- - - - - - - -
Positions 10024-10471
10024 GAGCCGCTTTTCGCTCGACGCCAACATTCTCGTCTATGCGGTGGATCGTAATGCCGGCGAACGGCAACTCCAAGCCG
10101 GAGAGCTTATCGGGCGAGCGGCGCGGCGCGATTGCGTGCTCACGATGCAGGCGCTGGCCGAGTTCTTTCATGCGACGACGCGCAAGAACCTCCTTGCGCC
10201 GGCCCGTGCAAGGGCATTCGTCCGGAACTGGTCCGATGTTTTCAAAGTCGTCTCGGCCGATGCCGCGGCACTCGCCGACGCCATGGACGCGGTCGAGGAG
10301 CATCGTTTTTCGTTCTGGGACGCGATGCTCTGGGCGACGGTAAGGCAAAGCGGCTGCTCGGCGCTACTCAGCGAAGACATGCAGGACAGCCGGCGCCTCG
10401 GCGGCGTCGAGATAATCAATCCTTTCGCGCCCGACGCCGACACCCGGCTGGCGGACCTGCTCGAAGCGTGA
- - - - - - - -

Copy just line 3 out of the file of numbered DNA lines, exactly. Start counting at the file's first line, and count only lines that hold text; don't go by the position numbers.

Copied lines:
10101 GAGAGCTTATCGGGCGAGCGGCGCGGCGCGATTGCGTGCTCACGATGCAGGCGCTGGCCGAGTTCTTTCATGCGACGACGCGCAAGAACCTCCTTGCGCC